Library sequencing was conducted by pair end on MiSeq System, with sequencing strategy PE250 (PE251 + 8 + 8 + 251) (MiSeq Reagent Kit, Illumina Hong Kong Limited, Hong Kong, China). Mothur pipeline and QIIME pipeline were used to analyze the data.

2.12. Statistical Analysis

Data are presented as the mean ± standard deviation (SD), and significant difference among groups was analyzed by one-way analysis of variance (ANOVA) followed by Dunnett’s post hoc test (SPSS 21.0, IBM, New York, NY, USA). Significant difference of the body weight among groups was analyzed by repeated measures analysis of variance (SPSS 21.0). Statistical significance was set at p < 0.05.

3. Results

3.1. Apple-Derived Pectin Protected Rats from High Fat Diet Induced Obesity

In the intervention stage, rats in the high fat diet (HF) group gained more body weight than rats in the Chow group (283.63 ± 10.17 g vs. 161.00 ± 2.88 g, p < 0.01). Importantly, rats in the HF supplemented with pectin (HF-P) group gained significantly less weight than rats in the HF group (207.38 ± 7.96 g vs. 283.63 ± 10.17 g, p < 0.01) (Figure 1). Rats in the HF group developed adipose tissue more rapidly than the Chow group (epididymal, 23.44 ± 2.36 g vs. 14.86 ± 2.04 g, p < 0.01; subcutaneous, 18.44 ± 2.36 g vs. 11.99 ± 1.21 g, p < 0.01) (Figure 1). Pectin supplementation significantly suppressed the development of adipose tissue in the HF-P group as compared with the HF group (epididymal, 17.90 ± 1.55 g vs. 23.44 ± 2.36 g, p < 0.01; subcutaneous, 15.02 ± 1.44 g vs. 18.44 ± 2.36 g, p < 0.01) (Figure 1).

3.2. Apple-Derived Pectin Alleviated High Fat Diet Induced Hypercholesterolemia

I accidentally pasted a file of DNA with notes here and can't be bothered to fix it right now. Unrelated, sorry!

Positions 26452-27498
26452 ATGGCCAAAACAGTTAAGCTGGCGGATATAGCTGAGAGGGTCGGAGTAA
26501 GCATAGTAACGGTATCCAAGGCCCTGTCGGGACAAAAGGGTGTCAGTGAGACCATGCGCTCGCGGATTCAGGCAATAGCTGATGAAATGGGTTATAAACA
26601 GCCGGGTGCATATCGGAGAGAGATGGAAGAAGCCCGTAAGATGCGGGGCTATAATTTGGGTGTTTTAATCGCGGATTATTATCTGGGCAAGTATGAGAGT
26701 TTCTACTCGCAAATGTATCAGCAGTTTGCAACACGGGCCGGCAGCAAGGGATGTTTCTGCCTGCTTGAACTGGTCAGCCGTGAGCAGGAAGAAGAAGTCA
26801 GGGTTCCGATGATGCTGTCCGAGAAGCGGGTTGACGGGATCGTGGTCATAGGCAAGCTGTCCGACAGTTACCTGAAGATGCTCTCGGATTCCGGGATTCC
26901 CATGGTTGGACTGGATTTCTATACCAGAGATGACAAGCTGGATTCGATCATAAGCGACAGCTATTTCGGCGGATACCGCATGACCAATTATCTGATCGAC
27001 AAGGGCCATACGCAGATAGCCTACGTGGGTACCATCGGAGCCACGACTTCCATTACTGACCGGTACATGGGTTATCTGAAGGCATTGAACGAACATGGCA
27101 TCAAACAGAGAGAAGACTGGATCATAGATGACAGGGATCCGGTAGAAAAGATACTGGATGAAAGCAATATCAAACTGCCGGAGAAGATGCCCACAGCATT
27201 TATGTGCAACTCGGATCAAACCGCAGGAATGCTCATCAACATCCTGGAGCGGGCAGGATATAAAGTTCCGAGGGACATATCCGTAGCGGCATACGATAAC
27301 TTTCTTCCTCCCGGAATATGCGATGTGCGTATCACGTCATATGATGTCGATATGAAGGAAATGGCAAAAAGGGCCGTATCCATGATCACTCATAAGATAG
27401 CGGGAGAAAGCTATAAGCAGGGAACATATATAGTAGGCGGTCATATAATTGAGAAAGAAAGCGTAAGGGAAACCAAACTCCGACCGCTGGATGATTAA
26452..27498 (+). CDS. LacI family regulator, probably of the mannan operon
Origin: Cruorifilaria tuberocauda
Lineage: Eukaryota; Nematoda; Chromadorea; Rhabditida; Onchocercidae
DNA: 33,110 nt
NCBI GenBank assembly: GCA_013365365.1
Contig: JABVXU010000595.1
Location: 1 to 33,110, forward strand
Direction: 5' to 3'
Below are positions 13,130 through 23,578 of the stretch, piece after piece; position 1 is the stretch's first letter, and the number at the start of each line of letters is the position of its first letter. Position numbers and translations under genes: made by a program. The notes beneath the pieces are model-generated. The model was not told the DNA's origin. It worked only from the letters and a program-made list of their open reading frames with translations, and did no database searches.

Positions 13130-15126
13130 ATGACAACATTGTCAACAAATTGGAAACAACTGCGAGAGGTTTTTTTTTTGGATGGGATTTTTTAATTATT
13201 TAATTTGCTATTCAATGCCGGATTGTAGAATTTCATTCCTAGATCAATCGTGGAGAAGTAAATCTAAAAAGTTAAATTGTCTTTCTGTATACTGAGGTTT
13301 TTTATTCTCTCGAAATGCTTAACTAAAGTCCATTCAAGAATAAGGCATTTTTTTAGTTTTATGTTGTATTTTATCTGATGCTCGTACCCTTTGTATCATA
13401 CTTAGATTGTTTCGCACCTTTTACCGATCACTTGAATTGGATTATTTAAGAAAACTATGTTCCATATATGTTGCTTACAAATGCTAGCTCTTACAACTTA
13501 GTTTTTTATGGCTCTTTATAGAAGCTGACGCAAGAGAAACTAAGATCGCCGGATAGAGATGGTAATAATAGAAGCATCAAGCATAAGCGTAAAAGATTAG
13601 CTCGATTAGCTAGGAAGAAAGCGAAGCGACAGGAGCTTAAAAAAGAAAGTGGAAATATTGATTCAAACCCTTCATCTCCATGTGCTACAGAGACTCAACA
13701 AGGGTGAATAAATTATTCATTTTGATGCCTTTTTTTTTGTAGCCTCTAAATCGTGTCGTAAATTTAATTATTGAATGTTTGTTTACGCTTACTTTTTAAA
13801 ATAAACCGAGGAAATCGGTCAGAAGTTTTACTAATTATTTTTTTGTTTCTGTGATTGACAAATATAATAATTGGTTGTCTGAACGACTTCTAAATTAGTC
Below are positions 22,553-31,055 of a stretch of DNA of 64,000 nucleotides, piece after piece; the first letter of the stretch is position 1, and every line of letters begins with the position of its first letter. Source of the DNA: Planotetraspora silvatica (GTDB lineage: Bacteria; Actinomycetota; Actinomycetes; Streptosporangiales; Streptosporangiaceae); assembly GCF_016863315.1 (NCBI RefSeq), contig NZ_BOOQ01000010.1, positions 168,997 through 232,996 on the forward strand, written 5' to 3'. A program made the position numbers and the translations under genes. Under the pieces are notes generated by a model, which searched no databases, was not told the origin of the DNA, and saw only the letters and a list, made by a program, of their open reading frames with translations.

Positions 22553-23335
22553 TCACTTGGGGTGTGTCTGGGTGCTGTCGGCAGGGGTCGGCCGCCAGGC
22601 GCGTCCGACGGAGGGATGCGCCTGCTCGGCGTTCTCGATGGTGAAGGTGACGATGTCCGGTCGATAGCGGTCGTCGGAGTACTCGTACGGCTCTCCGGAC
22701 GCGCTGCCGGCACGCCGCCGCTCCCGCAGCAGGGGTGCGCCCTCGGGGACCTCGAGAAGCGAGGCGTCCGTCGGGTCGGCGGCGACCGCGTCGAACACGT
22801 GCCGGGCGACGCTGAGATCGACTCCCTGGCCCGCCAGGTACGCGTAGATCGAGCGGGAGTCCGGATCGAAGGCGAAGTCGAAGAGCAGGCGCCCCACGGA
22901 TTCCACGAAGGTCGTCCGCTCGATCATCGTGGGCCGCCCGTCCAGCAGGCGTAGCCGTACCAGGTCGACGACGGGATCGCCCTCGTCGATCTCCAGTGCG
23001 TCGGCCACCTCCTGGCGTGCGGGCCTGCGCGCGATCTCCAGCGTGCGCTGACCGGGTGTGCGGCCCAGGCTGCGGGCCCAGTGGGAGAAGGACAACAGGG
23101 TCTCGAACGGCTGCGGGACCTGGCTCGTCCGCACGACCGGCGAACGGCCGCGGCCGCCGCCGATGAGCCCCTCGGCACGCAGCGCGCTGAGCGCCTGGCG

Rats in the HF group exhibited higher levels of serum total cholesterol, triglycerides, glucose, and insulin than those in the Chow group (total cholesterol, 2.06 ± 0.26 mmol/L vs. 1.43 ± 0.16 mmol/L, p < 0.01; triglycerides, 1.31 ± 0.41 mmol/L vs. 0.57 ± 0.294 mmol/L, p < 0.01; glucose, 15.14 ± 3.85 mmol/L vs. 10.18 ± 0.35 mmol/L, p < 0.01; insulin, 6.49 ± 1.82 mmol/L vs. 3.07 ± 1.14 mmol/L, p < 0.01). Total cholesterol levels were significantly decreased in rats of the HF-P group as compared with those in the HF group (1.46 ± 0.13 mmol/L, p < 0.01), while serum triglycerides, fasting serum glucose, and insulin levels showed only a trend of decrease within the duration of the study (triglycerides, 1.02 ± 0.65 mmol/L vs. 1.31 ± 0.41 mmol/L, p = 0.669; glucose, 13.37 ± 1.32 mmol/L vs. 15.14 ± 3.85 mmol/L, p = 0.607; insulin, 3.75± 3.00 mmol/L vs. 6.49 ± 1.82 mmol/L, p = 0.167) (Figure 2).

3.3. Apple-Derived Pectin Prevented HFD-Induced Alterations of Gut Microbiota

Gut microbiota was analyzed by 16S rDNA pyrosequencing at the levels of phylum, class, order, family, genus and species (Figure 3). The number of reads per sample and raw data can be found in Supplementary Materials (Table S1).